Click here for the hard truth about the current job marketAugust 31, 2015 8:50
When business meets politics…
… it’s never a smooth ride. In the US, big business is not happy with the Obama regime. Katherine Azmeh explains why in her view from the States.
July 14, 2010 1:14 by kippreport
Driving through the Midwestern United States, the sentiment is unmistakable. Between the enormous American flags – larger and more conspicuous the week after Independence Day celebrations – the dissatisfaction with the current administration is palpable. The restless discontent is expressed in hand crafted signs on the backs of pickup trucks, staked up high in the middle of corn fields, and splashed across banners announcing next week’s farmer’s market. “NObama!” they yell. Or, “OBAMA: One Big A** Mistake America.”
This is Middle America, for sure, with conservative values and a vocal distrust of big government. But it is also a democratic governor state that gave Obama a fighting chance – he didn’t lose by much here.
And while an agricultural, fiscally conservative state might seem an unfair litmus test to gauge national attitude, their grievances are not unlike those being expressed by US corporate leaders. Big business, a seemingly unlikely ally with corn farmers and cattle ranchers, seems to agree – in principle. The headlines splashed across every national newspaper this week reveal the growing corporate unease with policies and regulations they say “are obstacles to job-creating and private enterprise,” the New York Times reported Monday. “One executive gives the administration an ‘A-plus’ for reaching out and an ‘incomplete’ for policy,” the report added.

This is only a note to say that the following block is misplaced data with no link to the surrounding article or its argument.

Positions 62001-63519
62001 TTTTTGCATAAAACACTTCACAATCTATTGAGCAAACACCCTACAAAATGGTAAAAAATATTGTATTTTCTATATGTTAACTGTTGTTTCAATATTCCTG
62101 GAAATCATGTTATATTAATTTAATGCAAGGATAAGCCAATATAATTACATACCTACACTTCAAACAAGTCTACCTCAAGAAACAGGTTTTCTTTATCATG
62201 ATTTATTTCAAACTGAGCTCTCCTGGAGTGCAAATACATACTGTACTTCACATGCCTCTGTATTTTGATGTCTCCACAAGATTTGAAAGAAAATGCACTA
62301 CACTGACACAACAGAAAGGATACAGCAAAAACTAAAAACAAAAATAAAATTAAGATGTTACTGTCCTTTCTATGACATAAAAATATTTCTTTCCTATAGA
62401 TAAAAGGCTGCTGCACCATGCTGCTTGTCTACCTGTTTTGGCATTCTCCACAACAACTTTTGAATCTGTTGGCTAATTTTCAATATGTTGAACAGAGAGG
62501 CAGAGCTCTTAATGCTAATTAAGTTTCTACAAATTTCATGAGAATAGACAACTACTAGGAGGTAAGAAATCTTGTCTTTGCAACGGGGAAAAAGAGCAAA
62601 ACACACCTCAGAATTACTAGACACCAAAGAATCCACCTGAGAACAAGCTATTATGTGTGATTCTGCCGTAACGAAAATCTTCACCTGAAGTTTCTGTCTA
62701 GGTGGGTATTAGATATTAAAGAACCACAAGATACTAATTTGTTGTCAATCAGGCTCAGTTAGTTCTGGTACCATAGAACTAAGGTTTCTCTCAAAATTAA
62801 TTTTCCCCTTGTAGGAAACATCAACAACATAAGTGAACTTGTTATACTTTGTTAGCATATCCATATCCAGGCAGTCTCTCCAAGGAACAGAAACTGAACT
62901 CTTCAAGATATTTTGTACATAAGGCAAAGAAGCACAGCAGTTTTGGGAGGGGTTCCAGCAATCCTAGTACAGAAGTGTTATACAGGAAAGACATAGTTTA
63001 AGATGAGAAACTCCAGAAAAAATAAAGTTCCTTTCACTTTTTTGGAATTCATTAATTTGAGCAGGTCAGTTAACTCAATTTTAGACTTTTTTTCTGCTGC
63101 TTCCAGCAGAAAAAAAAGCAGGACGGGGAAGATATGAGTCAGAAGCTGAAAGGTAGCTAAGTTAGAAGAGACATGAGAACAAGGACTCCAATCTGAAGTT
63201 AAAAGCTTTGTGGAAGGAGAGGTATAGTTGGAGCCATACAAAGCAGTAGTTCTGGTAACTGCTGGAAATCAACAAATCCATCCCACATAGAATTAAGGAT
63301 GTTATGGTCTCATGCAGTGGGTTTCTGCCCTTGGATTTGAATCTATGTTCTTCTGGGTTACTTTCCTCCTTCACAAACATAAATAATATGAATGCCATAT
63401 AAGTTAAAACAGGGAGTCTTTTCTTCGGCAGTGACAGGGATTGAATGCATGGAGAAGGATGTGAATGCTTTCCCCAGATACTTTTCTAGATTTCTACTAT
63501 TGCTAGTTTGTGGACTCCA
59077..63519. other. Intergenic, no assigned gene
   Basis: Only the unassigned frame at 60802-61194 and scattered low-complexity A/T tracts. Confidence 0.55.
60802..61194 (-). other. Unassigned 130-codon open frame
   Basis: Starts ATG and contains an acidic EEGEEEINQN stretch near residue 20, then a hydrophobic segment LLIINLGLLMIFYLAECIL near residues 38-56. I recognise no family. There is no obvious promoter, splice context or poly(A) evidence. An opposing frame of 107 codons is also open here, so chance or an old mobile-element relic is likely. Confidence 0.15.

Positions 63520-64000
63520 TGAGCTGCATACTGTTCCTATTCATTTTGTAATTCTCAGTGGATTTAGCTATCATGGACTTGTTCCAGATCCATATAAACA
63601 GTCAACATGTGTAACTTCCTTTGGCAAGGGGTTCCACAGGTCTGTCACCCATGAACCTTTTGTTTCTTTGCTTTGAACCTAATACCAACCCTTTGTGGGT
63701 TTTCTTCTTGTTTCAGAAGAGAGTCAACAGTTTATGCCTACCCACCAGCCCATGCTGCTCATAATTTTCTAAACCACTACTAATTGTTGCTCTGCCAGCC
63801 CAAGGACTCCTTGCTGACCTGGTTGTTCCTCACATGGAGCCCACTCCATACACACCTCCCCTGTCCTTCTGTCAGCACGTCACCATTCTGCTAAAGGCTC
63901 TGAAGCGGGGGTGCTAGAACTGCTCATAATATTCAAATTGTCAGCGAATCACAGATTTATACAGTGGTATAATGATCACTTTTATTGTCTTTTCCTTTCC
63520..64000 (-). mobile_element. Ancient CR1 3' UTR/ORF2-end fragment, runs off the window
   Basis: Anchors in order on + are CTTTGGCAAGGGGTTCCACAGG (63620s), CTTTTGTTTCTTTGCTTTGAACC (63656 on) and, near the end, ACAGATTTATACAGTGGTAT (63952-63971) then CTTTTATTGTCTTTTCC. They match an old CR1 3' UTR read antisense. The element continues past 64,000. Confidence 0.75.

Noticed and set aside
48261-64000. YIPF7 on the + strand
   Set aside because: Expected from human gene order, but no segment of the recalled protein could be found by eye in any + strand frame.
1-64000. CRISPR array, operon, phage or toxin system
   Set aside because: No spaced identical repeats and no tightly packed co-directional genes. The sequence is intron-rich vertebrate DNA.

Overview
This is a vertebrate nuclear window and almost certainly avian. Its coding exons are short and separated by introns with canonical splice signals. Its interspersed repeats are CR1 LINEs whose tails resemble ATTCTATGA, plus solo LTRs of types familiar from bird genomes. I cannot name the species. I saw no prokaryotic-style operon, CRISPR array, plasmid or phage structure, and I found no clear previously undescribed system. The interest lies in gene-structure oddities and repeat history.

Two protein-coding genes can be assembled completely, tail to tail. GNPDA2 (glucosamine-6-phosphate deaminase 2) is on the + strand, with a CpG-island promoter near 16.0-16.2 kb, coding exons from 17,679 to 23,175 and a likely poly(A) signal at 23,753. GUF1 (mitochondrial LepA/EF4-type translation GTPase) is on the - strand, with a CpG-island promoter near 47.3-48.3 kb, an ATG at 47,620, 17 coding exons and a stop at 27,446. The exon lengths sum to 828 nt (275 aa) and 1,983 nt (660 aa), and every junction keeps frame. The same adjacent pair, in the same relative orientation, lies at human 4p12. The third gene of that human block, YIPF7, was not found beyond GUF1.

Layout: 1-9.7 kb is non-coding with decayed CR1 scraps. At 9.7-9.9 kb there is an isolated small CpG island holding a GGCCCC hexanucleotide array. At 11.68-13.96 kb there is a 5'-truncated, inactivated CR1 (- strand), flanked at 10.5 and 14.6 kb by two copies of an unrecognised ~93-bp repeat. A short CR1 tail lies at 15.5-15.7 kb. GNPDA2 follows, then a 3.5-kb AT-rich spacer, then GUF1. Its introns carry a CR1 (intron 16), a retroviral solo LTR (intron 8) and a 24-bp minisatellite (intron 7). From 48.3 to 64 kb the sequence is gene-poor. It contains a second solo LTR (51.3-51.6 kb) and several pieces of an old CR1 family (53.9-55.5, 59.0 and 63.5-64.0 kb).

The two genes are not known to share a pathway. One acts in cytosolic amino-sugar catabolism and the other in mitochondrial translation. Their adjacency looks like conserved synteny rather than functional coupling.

And it is policy – way too much of it – that has the president’s critics, and even some corporate supporters, worried. To address their concerns, a meeting of business leaders and legislators, including several of the president’s allies, is scheduled to convene a jobs summit Wednesday at the Chamber of Commerce. They will tackle a list of grievances that business says deter economic and jobs growth, including “the unbelievable amount of new regulation that is in the pipeline,” according to Stan Anderson, executive director of the Chamber’s Campaign for Free Enterprise. Their grievances fill 54 pages. And their concerns are the same ones that might encourage one to have voted against Obama: government controls on broadband internet, Environmental Protection Agency regulations on greenhouse gas emissions, increased taxes on foreign earnings, universal health care, broader governance of financial markets, restrictions on oil drilling.
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